But for me, it increases even more because in addition to the PTSD symptoms, C-PTSD adults also may have:
>> Feelings of shame or guilt
>> Difficulty controlling your emotions
>> Periods of losing attention and concentration (dissociation)
>> Physical symptoms, such as headaches, dizziness, chest pains, and stomach aches
And it can even increase the severity if:
>> The traumatic events happened early in life
>> The trauma was caused by a parent or care giver
>> The person experienced the trauma for a long time
>> The person was alone during the trauma
>> There’s still contact with the person responsible for the trauma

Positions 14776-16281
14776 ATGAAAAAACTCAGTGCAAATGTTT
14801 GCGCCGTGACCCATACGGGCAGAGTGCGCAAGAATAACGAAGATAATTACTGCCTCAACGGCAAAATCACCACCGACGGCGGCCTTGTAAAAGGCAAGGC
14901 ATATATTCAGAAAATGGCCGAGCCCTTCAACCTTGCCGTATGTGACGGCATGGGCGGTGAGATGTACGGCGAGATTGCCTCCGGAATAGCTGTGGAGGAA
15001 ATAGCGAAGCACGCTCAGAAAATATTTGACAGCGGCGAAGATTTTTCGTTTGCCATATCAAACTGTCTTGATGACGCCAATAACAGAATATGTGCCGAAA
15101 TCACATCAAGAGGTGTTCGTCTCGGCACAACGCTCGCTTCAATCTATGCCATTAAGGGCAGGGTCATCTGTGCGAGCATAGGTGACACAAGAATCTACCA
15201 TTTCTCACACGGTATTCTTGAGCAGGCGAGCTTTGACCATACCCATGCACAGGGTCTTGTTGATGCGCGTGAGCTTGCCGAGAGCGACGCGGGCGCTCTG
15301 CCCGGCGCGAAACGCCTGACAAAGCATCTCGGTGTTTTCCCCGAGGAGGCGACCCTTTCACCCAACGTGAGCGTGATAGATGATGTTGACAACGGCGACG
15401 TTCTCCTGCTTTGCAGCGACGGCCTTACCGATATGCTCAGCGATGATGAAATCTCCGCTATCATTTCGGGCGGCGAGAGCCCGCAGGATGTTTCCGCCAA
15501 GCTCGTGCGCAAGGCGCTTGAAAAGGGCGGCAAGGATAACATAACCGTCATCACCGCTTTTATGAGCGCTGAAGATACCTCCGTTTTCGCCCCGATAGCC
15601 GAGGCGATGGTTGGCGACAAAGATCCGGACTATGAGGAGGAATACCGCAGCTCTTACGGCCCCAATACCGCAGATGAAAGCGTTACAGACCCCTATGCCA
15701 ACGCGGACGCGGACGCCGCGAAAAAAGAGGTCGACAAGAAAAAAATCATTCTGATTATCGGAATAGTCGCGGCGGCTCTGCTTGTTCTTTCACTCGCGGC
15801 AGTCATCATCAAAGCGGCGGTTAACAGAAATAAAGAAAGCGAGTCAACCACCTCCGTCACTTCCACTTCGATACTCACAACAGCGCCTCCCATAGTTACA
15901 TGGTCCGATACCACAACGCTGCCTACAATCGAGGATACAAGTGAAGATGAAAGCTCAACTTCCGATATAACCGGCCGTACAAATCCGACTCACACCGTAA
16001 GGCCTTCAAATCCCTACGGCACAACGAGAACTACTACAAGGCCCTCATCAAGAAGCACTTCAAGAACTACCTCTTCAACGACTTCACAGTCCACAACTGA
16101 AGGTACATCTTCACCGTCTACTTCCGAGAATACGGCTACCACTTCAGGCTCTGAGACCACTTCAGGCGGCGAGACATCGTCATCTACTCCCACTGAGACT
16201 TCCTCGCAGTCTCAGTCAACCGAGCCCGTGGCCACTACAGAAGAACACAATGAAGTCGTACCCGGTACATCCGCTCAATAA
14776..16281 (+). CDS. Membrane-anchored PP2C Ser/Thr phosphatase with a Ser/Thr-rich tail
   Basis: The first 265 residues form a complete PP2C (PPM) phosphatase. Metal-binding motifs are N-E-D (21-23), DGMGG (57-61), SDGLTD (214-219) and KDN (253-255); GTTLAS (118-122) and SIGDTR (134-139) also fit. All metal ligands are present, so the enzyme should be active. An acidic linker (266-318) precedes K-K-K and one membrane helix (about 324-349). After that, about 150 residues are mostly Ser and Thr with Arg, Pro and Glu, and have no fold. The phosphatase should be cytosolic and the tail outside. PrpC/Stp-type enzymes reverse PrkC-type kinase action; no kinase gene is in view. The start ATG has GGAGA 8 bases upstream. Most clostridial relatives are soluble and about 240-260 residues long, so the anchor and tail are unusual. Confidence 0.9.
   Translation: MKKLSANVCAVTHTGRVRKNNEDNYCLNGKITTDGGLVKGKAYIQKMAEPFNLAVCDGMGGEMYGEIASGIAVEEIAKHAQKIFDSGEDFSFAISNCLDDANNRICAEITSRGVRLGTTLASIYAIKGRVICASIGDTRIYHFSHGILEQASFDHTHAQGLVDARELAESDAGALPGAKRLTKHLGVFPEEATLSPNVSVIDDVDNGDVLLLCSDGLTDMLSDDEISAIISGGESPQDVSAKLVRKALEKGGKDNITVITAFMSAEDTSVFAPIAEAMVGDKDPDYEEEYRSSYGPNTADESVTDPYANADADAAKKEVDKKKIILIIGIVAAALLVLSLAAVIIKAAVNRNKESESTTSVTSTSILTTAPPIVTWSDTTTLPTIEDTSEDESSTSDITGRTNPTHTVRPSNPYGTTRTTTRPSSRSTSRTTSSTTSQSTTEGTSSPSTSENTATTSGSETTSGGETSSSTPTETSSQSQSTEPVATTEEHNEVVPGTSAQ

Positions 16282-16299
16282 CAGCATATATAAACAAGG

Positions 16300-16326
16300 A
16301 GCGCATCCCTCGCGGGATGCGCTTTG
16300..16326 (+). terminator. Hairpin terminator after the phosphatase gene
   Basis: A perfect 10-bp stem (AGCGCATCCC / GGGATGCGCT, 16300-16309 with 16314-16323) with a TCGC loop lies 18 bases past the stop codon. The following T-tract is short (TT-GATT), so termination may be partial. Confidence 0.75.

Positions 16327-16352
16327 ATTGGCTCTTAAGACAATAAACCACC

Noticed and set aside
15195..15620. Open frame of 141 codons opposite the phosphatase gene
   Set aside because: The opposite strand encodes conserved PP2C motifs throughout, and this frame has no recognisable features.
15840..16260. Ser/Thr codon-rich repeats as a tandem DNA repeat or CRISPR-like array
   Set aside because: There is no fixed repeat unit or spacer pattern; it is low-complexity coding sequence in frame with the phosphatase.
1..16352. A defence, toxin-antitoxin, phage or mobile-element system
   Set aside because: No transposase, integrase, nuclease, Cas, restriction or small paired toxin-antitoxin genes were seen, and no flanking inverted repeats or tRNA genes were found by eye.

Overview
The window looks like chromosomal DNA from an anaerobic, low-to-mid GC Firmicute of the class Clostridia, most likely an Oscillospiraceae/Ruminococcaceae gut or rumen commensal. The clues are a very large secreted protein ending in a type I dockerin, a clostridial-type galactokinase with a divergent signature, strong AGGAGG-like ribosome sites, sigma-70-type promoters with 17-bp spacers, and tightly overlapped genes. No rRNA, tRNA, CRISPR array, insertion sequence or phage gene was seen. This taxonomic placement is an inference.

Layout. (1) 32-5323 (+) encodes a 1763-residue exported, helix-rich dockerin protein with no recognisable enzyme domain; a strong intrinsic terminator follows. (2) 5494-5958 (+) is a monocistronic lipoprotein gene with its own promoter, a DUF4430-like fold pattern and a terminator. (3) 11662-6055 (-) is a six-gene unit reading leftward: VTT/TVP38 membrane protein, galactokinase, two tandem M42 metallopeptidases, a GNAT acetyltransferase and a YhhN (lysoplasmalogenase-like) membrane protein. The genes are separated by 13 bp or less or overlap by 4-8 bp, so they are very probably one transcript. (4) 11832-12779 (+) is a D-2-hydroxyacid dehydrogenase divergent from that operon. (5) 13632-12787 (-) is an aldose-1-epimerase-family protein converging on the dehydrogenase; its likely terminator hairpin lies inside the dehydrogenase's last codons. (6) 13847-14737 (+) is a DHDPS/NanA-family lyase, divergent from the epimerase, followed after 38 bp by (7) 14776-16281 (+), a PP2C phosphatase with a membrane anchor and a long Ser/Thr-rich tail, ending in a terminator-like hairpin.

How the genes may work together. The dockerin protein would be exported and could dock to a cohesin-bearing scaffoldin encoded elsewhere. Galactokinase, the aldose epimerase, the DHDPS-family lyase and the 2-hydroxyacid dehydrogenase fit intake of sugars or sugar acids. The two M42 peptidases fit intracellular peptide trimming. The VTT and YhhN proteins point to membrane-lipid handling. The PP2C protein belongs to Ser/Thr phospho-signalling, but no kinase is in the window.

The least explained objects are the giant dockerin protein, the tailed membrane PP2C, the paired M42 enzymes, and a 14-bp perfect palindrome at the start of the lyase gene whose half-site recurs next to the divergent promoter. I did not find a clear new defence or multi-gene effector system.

Dare I mention that I almost checked every box?
But, not every traumatized person develops PTSD. I never thought much about my childhood until after my perpetrator died. When he died, I started having autoimmune issues, adrenal failure, and bouts of intense paranoia until I sought a therapist. I had no idea that was what was causing my myriad of issues.
Who would want to claim PTSD or trauma? I surely don’t want it.
I think first we should define trauma. Merriam Webster Dictionary defines trauma as:
1. An injury (such as a wound) to living tissue caused by an extrinsic agent
2. A disordered psychic or behavioural state resulting from severe mental or emotional stress or physical injury
3. An emotional upset